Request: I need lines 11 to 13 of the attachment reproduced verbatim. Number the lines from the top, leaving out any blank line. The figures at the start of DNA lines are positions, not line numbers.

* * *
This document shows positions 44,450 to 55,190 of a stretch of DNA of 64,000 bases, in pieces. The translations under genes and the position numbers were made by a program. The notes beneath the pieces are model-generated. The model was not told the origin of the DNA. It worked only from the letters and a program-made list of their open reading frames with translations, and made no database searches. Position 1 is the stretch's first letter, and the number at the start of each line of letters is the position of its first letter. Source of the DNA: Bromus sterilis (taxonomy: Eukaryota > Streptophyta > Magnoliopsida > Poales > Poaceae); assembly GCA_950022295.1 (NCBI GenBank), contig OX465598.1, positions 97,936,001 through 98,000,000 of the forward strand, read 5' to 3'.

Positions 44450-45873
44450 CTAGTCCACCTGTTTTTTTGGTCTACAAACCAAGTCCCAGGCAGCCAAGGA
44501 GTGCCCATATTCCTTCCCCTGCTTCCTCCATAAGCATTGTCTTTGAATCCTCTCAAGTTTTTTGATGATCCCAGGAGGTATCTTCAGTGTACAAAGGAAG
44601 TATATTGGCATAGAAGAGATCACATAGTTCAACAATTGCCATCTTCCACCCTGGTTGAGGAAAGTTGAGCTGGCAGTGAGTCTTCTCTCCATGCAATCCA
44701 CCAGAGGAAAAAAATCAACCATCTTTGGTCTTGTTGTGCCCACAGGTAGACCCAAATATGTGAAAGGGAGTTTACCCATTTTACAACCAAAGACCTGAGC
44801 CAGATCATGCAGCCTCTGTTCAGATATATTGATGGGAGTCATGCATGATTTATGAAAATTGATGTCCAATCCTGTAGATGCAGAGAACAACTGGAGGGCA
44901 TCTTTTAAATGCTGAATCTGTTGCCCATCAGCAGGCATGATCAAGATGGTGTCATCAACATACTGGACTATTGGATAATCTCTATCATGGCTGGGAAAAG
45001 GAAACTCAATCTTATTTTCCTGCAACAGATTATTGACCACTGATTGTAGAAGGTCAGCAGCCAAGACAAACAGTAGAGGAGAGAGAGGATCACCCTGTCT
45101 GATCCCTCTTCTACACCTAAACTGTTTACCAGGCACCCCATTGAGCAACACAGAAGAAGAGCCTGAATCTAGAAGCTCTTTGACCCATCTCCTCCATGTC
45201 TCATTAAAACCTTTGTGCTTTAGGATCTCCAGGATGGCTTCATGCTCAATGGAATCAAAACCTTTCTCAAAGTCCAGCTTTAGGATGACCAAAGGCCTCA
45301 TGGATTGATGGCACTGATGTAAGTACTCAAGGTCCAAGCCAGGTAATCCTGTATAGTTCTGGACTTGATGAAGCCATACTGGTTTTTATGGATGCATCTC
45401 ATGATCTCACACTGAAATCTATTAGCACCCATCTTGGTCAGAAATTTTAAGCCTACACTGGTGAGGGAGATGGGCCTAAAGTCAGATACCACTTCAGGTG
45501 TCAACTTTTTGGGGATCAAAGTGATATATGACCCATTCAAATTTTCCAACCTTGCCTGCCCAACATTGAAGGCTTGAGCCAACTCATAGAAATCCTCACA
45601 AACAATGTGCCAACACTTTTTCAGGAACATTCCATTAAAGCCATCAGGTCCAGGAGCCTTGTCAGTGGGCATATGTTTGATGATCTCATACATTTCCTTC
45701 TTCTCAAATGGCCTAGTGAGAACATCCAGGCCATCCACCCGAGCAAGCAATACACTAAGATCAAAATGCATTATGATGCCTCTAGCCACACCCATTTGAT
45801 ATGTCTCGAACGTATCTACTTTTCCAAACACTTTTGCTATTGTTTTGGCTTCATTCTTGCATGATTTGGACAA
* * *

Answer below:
45201 TCATTAAAACCTTTGTGCTTTAGGATCTCCAGGATGGCTTCATGCTCAATGGAATCAAAACCTTTCTCAAAGTCCAGCTTTAGGATGACCAAAGGCCTCA
45301 TGGATTGATGGCACTGATGTAAGTACTCAAGGTCCAAGCCAGGTAATCCTGTATAGTTCTGGACTTGATGAAGCCATACTGGTTTTTATGGATGCATCTC
45401 ATGATCTCACACTGAAATCTATTAGCACCCATCTTGGTCAGAAATTTTAAGCCTACACTGGTGAGGGAGATGGGCCTAAAGTCAGATACCACTTCAGGTG